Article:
Step 4: Develop a rough estimate of your breakeven costs. Think about the process of engaging the customer to the point of making a sale. What are all the things that you must have in place to make that sale? Do you need an office? A building? A sign? Computers? Phone service? Special equipment? Employees? Will you need to take a salary from the business from its inception? How much will you spend on marketing so that customers find out about your business? List all of the major items and estimate their costs for the first full year. Divide this number by twelve to see your total monthly fixed expenses.
To calculate their breakeven sales number, some types of businesses must also take into account their “cost of sales” or the additional cost that is incurred for each sale made. In a pure service business, such as consulting, there will be little or no “cost of sales.” A consultant sells his or her time. The breakeven revenue for this type of business would be the total monthly expenses calculated above.
Other businesses, such as restaurants or retailers have to take into account the cost of the goods they sell. For example, consider a company whose total monthly expenses are $10,000. If they sell picture frames for two times what they cost, they will need $20,000 in revenue to break even. The first $10,000 will pay for the picture frames and the next $10,000 will cover the base costs of the business. Knowing your total costs and breakeven revenue requirements are essential in evaluating a business idea. As intended, this is a rough estimate which you can carefully refine if your business idea passes all your tests.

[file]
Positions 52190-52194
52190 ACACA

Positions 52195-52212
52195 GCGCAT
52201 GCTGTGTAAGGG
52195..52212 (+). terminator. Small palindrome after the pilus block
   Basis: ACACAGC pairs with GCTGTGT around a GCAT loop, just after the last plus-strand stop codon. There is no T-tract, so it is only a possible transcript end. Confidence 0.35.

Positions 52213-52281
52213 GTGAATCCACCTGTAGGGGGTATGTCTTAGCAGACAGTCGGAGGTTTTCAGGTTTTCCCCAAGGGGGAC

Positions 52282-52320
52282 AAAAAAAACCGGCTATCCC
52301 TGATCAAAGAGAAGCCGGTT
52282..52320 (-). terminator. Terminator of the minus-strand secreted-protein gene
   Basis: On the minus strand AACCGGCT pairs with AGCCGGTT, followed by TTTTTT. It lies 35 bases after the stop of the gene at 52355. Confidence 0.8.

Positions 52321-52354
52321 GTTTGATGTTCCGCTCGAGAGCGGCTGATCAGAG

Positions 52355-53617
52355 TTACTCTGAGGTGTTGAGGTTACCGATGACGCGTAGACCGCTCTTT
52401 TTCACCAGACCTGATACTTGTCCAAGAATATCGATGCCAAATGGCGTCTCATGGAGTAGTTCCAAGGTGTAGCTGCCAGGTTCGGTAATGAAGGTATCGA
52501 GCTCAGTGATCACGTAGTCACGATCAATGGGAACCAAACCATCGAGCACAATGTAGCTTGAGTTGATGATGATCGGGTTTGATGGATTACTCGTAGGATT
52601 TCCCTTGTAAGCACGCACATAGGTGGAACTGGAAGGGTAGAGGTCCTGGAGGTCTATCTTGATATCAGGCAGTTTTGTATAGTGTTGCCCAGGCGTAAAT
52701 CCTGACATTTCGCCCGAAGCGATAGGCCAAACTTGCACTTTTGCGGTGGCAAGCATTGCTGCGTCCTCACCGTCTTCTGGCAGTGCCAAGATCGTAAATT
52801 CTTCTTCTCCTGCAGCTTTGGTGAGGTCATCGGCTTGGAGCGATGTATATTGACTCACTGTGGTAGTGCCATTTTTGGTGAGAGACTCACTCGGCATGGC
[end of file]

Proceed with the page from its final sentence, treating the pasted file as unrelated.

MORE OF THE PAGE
Step 5: Identify the person responsible for selling (and that person is probably you). Too many people start businesses without really taking into account how much will need to be sold, and who will be responsible for selling. In hindsight they say things like, “I always loved to cook, so I started a catering company.” “I worked as a carpenter for 10 years, so I decided to become a general contractor.” Upon starting their businesses, the chef and the carpenter immediately had the same goal–to become “salesperson of the year” in their respective businesses. When you start a new business, the business will fail or succeed based on whether or not you hit your sales targets. Regardless of who is doing the selling, the responsibility for seeing that the company sales goal is met falls on the founder. If you can say, “I am ready to be responsible for driving sales in my new company” then you have passed step five of the reality check.
Summary. If you take the time to put your business idea through the five-step reality check you will be well on your way to answering the question, “How can I know if my business will succeed?” You will have gathered all of the essential information to make an informed decision about starting the business. Next, take the foundation developed in the five-step reality test to start developing your business plan. You’ll find that the things you’ve already learned will give you a great head start.